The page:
NRF12: Five traits retailers must possess to be future proof

 
Jan. 19, 2012 | by Cherryh A. Butler

NEW YORK — Brick-and-mortar retailers looking for ways to stay relevant to tech-savvy consumers got some advice on the topic Tuesday at NRF's Big Show in New York.

In his session called "The Future Shopper: How Offline is the New Online," Bryan Eisenberg, managing partner of Eisenberg Holdings and a published author, told retailers that although technology has changed the way consumers shop, the recipe for success in retail is still the same. It boils down to companies being able to innovate to please their customers. He stressed that being stagnant will ruin any good company.

"Companies will continue to be slowed down by their slow corporate metabolisms. Their inability to collect the right data and act, analyze, react and optimize based on the data continues to provide opportunity for those companies that have a faster metabolism. I no longer wonder how dinosaurs became extinct," he said.

Eisenberg shared five traits he believes retailers must possess in order to become agile, respond better to their customers, improve customer satisfaction and foster a learning culture.

Customer-intimate

Amazon, Eisenberg said, is a great example of a company that understands its shoppers. Its excels at measuring what customers buy and then offering them similar products.

Remarkable

Companies like Virgin and Apple have this trait down pat. Both offer fun, interactive shopping experiences that set them apart from competitors.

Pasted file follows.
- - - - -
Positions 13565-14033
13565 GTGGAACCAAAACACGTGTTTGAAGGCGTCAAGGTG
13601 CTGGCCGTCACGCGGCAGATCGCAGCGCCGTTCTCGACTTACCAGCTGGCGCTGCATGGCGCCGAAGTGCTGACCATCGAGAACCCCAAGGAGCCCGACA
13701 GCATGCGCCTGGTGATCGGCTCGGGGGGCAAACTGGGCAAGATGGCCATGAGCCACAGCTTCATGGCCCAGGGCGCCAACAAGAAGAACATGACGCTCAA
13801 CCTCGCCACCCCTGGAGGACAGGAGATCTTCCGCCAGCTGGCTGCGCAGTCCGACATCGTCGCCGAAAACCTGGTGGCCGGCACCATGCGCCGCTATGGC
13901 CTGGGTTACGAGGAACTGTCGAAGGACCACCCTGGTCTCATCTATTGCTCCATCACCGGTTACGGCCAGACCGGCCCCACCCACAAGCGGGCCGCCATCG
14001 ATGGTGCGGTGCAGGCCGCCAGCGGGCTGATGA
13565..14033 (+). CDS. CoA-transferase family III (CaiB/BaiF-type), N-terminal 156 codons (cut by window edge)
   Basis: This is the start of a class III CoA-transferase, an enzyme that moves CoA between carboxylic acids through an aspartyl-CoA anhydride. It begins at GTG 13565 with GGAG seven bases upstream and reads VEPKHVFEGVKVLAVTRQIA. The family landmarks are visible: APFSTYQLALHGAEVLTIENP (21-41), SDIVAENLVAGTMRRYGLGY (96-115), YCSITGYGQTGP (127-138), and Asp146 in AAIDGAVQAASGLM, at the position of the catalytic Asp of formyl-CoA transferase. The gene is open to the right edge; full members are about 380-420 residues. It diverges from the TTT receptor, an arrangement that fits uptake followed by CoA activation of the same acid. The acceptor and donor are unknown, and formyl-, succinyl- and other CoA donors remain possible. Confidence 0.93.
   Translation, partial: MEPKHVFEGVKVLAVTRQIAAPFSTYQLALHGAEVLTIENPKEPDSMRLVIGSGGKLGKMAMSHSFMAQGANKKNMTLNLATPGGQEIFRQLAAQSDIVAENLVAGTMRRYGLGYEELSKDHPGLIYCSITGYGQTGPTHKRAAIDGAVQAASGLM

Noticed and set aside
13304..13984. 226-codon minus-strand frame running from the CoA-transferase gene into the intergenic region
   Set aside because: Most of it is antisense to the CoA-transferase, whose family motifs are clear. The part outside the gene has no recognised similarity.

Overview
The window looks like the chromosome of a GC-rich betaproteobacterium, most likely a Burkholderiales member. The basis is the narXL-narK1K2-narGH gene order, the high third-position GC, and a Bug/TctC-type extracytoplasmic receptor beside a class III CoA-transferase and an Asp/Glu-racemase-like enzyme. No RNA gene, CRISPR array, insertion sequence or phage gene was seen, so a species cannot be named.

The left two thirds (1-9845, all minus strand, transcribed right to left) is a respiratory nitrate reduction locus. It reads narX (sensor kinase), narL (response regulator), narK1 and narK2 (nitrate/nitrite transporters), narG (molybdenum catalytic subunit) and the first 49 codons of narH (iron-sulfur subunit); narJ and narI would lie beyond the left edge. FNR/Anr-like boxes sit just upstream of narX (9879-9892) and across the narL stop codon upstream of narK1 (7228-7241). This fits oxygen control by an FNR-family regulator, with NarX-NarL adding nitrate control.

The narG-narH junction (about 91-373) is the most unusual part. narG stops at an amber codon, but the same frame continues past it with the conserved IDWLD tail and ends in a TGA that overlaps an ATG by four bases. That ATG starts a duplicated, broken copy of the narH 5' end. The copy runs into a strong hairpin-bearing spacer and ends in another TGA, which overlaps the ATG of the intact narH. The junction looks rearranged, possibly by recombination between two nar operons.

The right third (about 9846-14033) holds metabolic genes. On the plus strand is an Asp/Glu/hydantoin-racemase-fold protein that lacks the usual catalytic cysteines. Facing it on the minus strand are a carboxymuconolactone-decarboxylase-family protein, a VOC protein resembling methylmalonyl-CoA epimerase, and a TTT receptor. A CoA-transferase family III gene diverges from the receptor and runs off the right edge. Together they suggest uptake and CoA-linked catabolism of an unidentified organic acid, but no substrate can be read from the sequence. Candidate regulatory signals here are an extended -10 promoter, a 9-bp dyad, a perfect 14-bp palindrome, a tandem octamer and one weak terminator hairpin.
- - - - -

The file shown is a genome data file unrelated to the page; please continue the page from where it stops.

Authentic

Customers respond to honest companies like Zappos that don't hide flaws. The company gained consumer trust by responding to complaints posted to its social media sites and fixing problems.

Nimble

Best Buy is an example of a nimble company. It's not afraid to take risks and was one of the first to embrace mobile phone technology. Eisenberg shared this video about how important the mobile device has become to Best Buy's business model.

Testing and tweaking

A retailer's culture must enable testing and tweaking customer experiences on a daily basis. Google, Eisenberg said, is a company that's not afraid to develop applications and change them based on customer feedback.

Read more about customer service.


Topics: Customer Experience , Customer Service


Cherryh A. Butler / Cherryh Butler has been a reporter for nearly 10 years, writing on a variety of topics ranging from the restaurant industry to business and health and fitness news. Before joining FastCasual.com as editor, she oversaw KioskMarketplace.com and PizzaMarketplace.com and contributed to RetailCustomerExperience.com. She's also written for several daily newspapers, magazines and websites, including The Kansas City Star and American Fitness magazine.
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